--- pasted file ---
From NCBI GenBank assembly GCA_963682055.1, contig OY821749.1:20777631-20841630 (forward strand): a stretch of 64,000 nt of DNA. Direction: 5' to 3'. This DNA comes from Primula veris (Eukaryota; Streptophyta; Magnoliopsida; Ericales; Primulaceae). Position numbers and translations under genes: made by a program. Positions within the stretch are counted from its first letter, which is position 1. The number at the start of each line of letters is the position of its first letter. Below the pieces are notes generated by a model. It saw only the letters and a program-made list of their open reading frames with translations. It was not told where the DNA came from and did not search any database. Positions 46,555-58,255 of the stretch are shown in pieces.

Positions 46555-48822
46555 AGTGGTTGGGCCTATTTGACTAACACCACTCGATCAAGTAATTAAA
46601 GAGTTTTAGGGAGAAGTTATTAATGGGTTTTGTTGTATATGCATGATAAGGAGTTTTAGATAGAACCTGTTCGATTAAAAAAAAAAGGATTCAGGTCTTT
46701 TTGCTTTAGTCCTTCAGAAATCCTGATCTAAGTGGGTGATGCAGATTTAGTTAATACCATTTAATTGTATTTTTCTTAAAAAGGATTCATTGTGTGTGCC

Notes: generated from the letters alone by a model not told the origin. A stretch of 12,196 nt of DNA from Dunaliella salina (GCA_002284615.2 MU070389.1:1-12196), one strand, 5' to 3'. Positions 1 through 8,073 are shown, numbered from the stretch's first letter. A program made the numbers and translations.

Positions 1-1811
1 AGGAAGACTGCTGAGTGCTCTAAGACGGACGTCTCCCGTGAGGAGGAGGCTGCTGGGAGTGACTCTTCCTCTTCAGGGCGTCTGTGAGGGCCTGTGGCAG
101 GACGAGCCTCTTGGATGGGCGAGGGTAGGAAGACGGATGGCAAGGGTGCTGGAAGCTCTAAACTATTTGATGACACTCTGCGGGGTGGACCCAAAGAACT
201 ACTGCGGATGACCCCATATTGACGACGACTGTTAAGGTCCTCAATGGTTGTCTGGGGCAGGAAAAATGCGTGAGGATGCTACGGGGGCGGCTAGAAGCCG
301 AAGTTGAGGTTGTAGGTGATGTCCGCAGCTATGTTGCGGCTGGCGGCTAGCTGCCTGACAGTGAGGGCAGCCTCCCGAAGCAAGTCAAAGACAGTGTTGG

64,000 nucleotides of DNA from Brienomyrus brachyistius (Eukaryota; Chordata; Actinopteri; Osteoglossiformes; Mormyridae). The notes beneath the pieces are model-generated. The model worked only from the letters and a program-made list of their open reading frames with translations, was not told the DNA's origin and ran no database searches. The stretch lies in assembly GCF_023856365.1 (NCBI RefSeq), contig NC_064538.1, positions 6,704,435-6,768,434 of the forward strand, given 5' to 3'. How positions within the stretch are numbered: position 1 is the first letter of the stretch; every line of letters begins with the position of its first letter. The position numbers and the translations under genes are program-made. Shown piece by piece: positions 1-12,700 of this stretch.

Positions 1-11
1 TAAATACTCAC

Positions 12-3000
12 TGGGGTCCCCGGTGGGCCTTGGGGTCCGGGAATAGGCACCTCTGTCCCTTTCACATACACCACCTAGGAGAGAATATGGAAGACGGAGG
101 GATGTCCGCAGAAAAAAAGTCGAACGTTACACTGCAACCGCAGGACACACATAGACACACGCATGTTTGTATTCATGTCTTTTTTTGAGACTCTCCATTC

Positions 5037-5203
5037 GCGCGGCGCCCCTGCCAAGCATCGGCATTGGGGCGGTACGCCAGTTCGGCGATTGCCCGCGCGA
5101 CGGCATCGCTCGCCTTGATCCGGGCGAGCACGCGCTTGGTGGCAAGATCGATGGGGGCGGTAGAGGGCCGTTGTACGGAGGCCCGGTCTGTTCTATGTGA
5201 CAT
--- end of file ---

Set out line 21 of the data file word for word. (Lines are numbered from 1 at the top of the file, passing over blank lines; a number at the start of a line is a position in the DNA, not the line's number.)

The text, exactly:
5201 CAT